A few of us put everything on the line. Elon Musk, the founder of SpaceX and the CEO of Tesla, comes to mind. Buoyed by an unshakable faith, he plowed most of the $180 million fortune he accumulated at PayPal into these two companies-to the point where, by his own admission, he ran out of cash in late 2009.4 Since then, he's recovered just fine, becoming one of the world's richest men. But his bet-it-all strategy isn't an amazing recipe for success; it's just as easy to imagine thousands of would-be Musks doubling down only to lose everything. Their stories aren't told in Fortune or the Financial Times.
Most of us, though, take the opposite track. We know the risks are enormous, so we play it safe. We go to a college or grad school our parents recommend, get a steady job, and follow the script. In Jonathan's analogy (renowned innovation strategist), it's like buying a bond: you know you're not going to become a billionaire, but you're also unlikely to go bankrupt. Of course, there are drawbacks here, too. The point of life, one hopes, isn't just to "not go bankrupt."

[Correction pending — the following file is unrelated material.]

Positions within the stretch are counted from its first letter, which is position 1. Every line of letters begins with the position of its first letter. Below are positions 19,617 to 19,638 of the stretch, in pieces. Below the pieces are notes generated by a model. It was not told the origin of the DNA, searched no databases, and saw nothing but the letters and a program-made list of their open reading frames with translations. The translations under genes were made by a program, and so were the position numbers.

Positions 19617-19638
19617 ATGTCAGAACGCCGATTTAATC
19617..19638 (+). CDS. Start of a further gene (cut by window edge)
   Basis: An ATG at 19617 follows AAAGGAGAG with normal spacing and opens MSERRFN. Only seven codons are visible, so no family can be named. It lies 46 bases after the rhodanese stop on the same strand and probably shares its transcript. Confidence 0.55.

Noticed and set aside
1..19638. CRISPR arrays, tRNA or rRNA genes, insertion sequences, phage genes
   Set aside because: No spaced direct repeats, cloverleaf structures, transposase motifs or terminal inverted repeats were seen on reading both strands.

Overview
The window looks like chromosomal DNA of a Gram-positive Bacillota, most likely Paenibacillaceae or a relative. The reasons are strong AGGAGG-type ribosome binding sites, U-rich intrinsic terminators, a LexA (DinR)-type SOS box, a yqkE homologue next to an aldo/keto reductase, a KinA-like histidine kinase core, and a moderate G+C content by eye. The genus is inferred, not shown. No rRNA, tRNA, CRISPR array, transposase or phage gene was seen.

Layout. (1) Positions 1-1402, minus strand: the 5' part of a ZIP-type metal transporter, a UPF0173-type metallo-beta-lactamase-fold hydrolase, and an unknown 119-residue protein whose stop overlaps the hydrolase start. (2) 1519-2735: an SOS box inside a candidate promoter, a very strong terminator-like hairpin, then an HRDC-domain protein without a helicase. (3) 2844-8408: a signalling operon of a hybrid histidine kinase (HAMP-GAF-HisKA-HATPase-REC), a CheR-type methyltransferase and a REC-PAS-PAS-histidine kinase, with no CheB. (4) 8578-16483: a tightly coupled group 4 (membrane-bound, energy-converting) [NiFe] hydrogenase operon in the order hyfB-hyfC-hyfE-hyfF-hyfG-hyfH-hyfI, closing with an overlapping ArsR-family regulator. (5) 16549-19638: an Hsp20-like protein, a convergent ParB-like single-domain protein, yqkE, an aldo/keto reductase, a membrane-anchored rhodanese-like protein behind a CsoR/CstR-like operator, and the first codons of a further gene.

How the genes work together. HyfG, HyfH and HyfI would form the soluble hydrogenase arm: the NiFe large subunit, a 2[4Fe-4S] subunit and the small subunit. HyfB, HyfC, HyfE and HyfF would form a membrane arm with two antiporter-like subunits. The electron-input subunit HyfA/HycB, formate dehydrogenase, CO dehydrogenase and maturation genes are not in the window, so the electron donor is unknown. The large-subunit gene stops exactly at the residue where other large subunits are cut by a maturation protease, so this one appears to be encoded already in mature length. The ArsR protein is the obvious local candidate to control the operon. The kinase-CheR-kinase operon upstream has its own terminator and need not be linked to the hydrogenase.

What if there was a third way, one that could balance the risks of Musk-like innovation with the security we need to feel safe and provide for our families.
At its heart, that's what 20% time provides. Jonathan has applied this principle in his own life.
Every year, he focuses on landing what he calls "heartbeat income" a baseline of money that will pay the mortgage and give him the minimum standard of living that he needs. But beyond that, he's actively looking for opportunity. "Then I figure out, where can I spend 20% of my time on very high-risk activities?" he asks.
Here's the bottom line: you should never bet more than you can afford to lose. That's why it's only 20%. But you do need to bet something, because otherwise, you can expect a lifetime of doing the same thing over and over again. Some people suddenly become willing to experiment when things have gone badly. Their dreams have been shattered, and their backs are against the wall. That's the wrong time, Jonathan says, and way too late. It takes time to develop your side opportunities: "Do it when you're strong, not when you're weak."
This tidbit is from The Long Game by Dorie Clark